The "Fight for Mike" allocated $200,000 for UCSF to hire a company to create the CJD site on the Memory and Aging Center website. It will serve as a template for the creation of disease-specific site on each form of dementia in the coming years.
The CJD web site includes UCSF physician-researchers and nurses discussing CJD, information for caregivers, testimonials by caregivers, advice for physicians (infection control, interpreting tests, finding services); and the science of proteins and prions (Nobel laureate Prusiner, protein models, scientific talks, lab procedures, etc.) geared to basic and translational scientists.
Article adapted by Medical News Today from original press release.
UCSF is a leading university dedicated to promoting health worldwide through advanced biomedical research, graduate-level education in the life sciences and health professions, and excellence in patient care.
For more information:
UCSF YouTube Channel
UCSF Memory and Aging Center web site
UCSF MAC CJD webpage

Source: Jennifer O'Brien
University of California - San Francisco 

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Biotech bailing on stem cells?

Posted by Andrea Gawrylewski

[Entry posted at 23rd July 2008 02:26 PM GMT]View comments(3) | Comment on this blog   
The announcement last week of Advanced Cell Technology's imminent closure is evidence that embryonic stem cell technology may be too nascent for fruitful biotech innovation, according to some industry analysts.

For the past 10 years Advanced Cell Technology (ACT) has been a spotlight company for endeavors in embryonic stem cell research and cloning. But in a Securities and Exchange Commission filing last Tuesday (July 15), the company said it was out of money and would likely be closing shop by the end of this month.

So what happened? Investment in embryonic stem cell research was at its peak when states including California and Massachusetts pointedly secured billions of dollars for the research, Stephen Dunn, director of research at Dawson James, told The Scientist.

In response to such governmental enthusiasm, investors put money into stem cell companies such as ACT, Osiris, and Bioheart. But with almost no therapeutic advances to show for the cash, the hype has died down. Recent advances in adult stem cells, Dunn added, such as last year's reprogramming studies, have redirected investor focus.

"We've had advances in adult stem cells and [FDA] approvals. Where do you think Wall Street money is going to go?" Dunn asked.

One company's troubles don't necessarily spell the end of embryonic stem cell research in biotech, Ren Benjamin, senior biotech analyst at Rodman and Renshaw, told The Scientist. "The reality of the situation is not that [embryonic stem cell] therapies don't work or have potential, but rather there is a relatively long road ahead of us to prove and develop these therapeutics." And companies will have to work harder to secure funding whenever they can, not just when they need it, he added.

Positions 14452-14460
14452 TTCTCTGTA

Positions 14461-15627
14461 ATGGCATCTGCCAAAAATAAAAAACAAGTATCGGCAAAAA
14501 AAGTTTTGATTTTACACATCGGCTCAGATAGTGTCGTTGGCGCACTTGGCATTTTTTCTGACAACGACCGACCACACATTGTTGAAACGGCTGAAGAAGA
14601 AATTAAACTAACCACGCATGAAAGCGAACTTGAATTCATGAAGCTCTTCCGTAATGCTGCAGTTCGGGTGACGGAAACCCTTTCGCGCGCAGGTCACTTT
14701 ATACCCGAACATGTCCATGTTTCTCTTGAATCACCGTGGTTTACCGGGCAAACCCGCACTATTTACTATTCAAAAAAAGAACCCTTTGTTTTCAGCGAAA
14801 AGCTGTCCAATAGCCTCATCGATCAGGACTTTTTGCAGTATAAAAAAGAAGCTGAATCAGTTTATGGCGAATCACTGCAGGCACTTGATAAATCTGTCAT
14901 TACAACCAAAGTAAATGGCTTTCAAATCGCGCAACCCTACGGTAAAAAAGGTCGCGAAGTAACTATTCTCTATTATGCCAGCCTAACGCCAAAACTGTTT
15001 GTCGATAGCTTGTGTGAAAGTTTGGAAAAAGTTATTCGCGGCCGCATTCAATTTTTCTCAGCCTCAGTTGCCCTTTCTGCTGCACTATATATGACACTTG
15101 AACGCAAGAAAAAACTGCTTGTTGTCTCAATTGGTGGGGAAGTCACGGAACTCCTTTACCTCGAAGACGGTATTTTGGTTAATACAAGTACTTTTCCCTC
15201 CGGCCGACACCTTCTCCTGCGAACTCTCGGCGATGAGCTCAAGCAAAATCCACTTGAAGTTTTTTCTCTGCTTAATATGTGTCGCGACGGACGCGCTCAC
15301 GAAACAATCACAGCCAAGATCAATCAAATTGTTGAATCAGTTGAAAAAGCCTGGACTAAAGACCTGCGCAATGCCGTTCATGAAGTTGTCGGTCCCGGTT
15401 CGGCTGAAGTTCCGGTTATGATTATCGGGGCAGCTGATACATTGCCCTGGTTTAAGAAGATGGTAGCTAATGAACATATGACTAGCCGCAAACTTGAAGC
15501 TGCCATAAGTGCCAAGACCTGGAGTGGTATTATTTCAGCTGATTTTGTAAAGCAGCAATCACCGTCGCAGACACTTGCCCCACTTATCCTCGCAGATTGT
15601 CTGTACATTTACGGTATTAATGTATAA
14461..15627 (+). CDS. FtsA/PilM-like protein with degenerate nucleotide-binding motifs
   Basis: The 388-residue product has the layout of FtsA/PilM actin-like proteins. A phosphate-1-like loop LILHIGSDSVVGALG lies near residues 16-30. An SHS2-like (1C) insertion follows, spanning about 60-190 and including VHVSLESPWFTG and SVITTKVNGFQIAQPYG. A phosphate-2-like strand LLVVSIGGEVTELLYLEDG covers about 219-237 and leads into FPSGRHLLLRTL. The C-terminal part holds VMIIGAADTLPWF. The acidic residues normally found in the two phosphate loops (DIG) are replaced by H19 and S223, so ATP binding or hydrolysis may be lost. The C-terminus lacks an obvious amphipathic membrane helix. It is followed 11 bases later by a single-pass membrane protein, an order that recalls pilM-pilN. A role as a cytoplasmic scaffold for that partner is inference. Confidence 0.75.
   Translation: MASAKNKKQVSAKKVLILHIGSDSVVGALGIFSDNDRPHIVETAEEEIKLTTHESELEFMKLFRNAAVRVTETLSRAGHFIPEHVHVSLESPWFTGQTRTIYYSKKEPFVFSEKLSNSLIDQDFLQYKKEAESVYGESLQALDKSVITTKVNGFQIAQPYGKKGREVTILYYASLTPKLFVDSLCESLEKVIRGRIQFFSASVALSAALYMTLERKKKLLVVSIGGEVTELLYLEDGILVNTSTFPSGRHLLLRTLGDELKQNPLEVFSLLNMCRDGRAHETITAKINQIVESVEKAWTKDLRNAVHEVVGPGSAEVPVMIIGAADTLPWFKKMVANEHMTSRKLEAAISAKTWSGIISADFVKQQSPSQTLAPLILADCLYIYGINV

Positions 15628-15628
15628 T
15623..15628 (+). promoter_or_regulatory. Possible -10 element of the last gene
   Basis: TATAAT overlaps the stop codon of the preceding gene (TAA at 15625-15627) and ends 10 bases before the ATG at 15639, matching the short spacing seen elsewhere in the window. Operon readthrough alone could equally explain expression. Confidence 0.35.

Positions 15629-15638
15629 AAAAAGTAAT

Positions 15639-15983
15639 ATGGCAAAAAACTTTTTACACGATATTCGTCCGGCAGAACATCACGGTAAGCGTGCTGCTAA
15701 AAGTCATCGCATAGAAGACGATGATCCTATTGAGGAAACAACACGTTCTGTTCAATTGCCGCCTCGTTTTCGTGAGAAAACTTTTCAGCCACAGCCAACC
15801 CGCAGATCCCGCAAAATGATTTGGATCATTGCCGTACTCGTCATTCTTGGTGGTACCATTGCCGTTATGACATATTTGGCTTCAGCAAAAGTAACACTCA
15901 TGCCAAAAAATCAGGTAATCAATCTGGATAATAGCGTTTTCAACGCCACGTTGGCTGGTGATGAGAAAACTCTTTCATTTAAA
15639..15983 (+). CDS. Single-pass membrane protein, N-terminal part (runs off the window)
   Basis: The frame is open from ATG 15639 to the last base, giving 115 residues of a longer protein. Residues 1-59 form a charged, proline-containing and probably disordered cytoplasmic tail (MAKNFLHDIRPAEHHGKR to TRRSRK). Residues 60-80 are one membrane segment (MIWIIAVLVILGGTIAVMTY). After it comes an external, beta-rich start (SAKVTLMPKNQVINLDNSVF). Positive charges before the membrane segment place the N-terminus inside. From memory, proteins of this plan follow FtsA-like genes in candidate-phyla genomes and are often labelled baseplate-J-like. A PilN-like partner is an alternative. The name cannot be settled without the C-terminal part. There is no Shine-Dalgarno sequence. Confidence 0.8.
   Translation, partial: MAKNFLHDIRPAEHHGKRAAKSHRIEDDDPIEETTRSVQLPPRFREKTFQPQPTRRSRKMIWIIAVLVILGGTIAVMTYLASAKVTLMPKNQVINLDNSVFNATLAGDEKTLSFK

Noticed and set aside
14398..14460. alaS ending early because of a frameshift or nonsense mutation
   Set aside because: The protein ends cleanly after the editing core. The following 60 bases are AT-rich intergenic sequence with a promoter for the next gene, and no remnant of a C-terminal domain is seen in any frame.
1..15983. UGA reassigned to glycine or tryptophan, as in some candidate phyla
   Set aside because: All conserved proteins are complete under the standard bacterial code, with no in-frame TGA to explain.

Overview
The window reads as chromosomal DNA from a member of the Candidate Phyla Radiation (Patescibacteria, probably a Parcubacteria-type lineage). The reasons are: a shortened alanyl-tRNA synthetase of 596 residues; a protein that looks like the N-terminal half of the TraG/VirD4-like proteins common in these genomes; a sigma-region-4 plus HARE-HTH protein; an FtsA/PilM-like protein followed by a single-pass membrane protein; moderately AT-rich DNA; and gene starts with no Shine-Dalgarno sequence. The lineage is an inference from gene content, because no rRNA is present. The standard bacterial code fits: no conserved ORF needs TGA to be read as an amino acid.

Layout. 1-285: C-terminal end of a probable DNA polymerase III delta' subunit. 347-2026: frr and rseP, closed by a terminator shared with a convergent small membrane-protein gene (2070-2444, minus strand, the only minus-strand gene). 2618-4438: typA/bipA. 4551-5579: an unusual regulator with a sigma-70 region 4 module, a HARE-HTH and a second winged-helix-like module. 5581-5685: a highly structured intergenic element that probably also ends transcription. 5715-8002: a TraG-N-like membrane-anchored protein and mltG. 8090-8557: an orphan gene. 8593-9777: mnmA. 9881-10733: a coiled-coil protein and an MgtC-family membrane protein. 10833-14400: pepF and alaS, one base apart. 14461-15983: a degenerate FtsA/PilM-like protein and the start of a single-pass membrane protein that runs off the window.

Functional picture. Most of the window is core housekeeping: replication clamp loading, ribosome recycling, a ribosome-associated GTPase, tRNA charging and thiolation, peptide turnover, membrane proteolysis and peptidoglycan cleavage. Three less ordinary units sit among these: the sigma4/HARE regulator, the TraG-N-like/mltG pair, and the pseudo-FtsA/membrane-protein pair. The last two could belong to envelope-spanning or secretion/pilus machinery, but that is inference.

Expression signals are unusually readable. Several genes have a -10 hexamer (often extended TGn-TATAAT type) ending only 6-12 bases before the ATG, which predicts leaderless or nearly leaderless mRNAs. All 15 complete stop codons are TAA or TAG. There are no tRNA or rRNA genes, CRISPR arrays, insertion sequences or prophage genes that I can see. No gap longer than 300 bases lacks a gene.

But Dunn believes that ACT's recent trouble is not a sign of things to come, but rather a symptom of a current dearth of funding for this type of research. "The science is good," he said. But "there are a lot of hurdles to making a commercial success out of a company" focusing on embryonic stem cells. "They are still in the basic science stage. In reality, from a commercialization standpoint, they are far behind other companies."

ACT declined to comment on the current state of its research programs, but a statement from company CEO William Caldwell sent to The Scientist said: "Yes the company is suffering severely under the prolonged and worsening capital markets. So are GM and other auto manufacturers, most major retailers, airlines, oil services industry and almost all micro cap and emerging growth biotech firms. We are hunkering down to survive an environment which we believe is only going to get worse."

"We are killing ourselves to secure funding" to stay in business, a spokesperson for ACT told The Scientist.
Correction: In the original version of this article the company name Bioheart was misspelled. The Scientist has corrected the spelling and regrets the error.


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By David Douglas NEW YORK JUL 22, 2008 (Reuters Health) - The human monoclonal antibody ofatumumab was well tolerated by patients with relapsed or ...
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KELOLAND.COM - Vitamin D Helps Lungs

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It's a tedious hobby, but David Rose doesn't mind. Building miniature ships keeps his hands occupied - something cigarettes did for the last 40 years. Between his 3-Pack a day habit and his job working with asbestos, Rose was living a risky life. 

"I got down in the pit with a broom and swept all this stuff up to the end and shoveled it out with a shovel. I lived in a cloud of asbestos for a year and a half." 
Eventually he developed lung cancer, but because he caught it early, doctors were able to remove it. To keep it from coming back, scientists are trying a new approach - they're giving patients high doses of vitamin D. 

According to Dr. Alex Adjei of Roswell Park Cancer Institute, "In cancer cells grown in the lab, as well as in animal models, that it can actually stop cells from dividing, and growing and spreading." 

This is crucial for lung cancer patients. By the time many are diagnosed, the disease is already advanced and treatment options are limited. 

"With an agent that's shown as much activity as vitamin D, that, in this population, we have an opportunity to slow the progression to lung cancer and maybe reverse it,” says Dr. Mary Ellen Reid. 

Rose signed up for the study in an effort to keep his lung cancer in check and to help doctors build new defenses against this deadly disease.,72110